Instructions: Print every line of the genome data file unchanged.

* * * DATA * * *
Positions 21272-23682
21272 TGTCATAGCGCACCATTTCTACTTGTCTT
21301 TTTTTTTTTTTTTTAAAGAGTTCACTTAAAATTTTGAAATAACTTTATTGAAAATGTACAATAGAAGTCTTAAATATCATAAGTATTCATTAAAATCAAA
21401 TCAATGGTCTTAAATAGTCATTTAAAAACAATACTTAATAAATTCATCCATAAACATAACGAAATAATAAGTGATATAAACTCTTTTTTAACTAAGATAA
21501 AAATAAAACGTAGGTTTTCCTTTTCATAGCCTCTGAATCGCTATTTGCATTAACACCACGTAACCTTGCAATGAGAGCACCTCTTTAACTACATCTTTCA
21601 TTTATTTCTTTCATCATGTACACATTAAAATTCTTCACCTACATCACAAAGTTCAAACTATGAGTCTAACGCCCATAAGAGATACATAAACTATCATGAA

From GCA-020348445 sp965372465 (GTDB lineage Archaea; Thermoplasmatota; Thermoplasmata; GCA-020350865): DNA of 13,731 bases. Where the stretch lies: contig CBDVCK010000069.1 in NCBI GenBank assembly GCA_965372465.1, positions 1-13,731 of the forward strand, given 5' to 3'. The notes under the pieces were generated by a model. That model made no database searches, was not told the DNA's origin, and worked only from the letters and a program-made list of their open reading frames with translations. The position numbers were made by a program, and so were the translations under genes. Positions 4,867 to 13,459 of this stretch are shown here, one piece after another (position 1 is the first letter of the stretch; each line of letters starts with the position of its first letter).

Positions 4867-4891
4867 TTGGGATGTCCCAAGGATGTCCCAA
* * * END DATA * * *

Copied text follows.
Positions 21272-23682
21272 TGTCATAGCGCACCATTTCTACTTGTCTT
21301 TTTTTTTTTTTTTTAAAGAGTTCACTTAAAATTTTGAAATAACTTTATTGAAAATGTACAATAGAAGTCTTAAATATCATAAGTATTCATTAAAATCAAA
21401 TCAATGGTCTTAAATAGTCATTTAAAAACAATACTTAATAAATTCATCCATAAACATAACGAAATAATAAGTGATATAAACTCTTTTTTAACTAAGATAA
21501 AAATAAAACGTAGGTTTTCCTTTTCATAGCCTCTGAATCGCTATTTGCATTAACACCACGTAACCTTGCAATGAGAGCACCTCTTTAACTACATCTTTCA
21601 TTTATTTCTTTCATCATGTACACATTAAAATTCTTCACCTACATCACAAAGTTCAAACTATGAGTCTAACGCCCATAAGAGATACATAAACTATCATGAA

From GCA-020348445 sp965372465 (GTDB lineage Archaea; Thermoplasmatota; Thermoplasmata; GCA-020350865): DNA of 13,731 bases. Where the stretch lies: contig CBDVCK010000069.1 in NCBI GenBank assembly GCA_965372465.1, positions 1-13,731 of the forward strand, given 5' to 3'. The notes under the pieces were generated by a model. That model made no database searches, was not told the DNA's origin, and worked only from the letters and a program-made list of their open reading frames with translations. The position numbers were made by a program, and so were the translations under genes. Positions 4,867 to 13,459 of this stretch are shown here, one piece after another (position 1 is the first letter of the stretch; each line of letters starts with the position of its first letter).

Positions 4867-4891
4867 TTGGGATGTCCCAAGGATGTCCCAA